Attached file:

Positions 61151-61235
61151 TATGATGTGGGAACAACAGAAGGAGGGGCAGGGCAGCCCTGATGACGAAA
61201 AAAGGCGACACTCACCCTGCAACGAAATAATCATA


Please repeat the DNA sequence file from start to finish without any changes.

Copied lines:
Positions 61151-61235
61151 TATGATGTGGGAACAACAGAAGGAGGGGCAGGGCAGCCCTGATGACGAAA
61201 AAAGGCGACACTCACCCTGCAACGAAATAATCATA